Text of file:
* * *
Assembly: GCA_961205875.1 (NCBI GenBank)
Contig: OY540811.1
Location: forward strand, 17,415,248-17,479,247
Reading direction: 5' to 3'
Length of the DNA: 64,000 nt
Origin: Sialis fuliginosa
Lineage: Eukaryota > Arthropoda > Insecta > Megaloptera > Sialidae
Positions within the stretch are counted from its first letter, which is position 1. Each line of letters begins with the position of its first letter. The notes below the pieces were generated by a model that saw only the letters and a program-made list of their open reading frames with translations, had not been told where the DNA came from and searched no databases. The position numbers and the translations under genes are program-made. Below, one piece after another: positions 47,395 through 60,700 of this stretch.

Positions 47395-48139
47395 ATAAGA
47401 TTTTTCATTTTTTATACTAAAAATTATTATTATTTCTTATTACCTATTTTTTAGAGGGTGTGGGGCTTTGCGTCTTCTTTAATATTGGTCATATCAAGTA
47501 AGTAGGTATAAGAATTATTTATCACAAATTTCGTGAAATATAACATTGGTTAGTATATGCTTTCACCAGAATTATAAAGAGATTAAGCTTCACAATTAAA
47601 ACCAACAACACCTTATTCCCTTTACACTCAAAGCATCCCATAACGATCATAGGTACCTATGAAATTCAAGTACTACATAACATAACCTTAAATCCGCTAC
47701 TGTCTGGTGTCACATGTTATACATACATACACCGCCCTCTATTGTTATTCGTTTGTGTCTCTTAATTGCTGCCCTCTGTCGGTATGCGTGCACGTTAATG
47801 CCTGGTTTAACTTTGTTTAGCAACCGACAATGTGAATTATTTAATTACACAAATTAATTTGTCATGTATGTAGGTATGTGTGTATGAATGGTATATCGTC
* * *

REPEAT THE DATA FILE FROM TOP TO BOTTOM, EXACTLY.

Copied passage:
Assembly: GCA_961205875.1 (NCBI GenBank)
Contig: OY540811.1
Location: forward strand, 17,415,248-17,479,247
Reading direction: 5' to 3'
Length of the DNA: 64,000 nt
Origin: Sialis fuliginosa
Lineage: Eukaryota > Arthropoda > Insecta > Megaloptera > Sialidae
Positions within the stretch are counted from its first letter, which is position 1. Each line of letters begins with the position of its first letter. The notes below the pieces were generated by a model that saw only the letters and a program-made list of their open reading frames with translations, had not been told where the DNA came from and searched no databases. The position numbers and the translations under genes are program-made. Below, one piece after another: positions 47,395 through 60,700 of this stretch.

Positions 47395-48139
47395 ATAAGA
47401 TTTTTCATTTTTTATACTAAAAATTATTATTATTTCTTATTACCTATTTTTTAGAGGGTGTGGGGCTTTGCGTCTTCTTTAATATTGGTCATATCAAGTA
47501 AGTAGGTATAAGAATTATTTATCACAAATTTCGTGAAATATAACATTGGTTAGTATATGCTTTCACCAGAATTATAAAGAGATTAAGCTTCACAATTAAA
47601 ACCAACAACACCTTATTCCCTTTACACTCAAAGCATCCCATAACGATCATAGGTACCTATGAAATTCAAGTACTACATAACATAACCTTAAATCCGCTAC
47701 TGTCTGGTGTCACATGTTATACATACATACACCGCCCTCTATTGTTATTCGTTTGTGTCTCTTAATTGCTGCCCTCTGTCGGTATGCGTGCACGTTAATG
47801 CCTGGTTTAACTTTGTTTAGCAACCGACAATGTGAATTATTTAATTACACAAATTAATTTGTCATGTATGTAGGTATGTGTGTATGAATGGTATATCGTC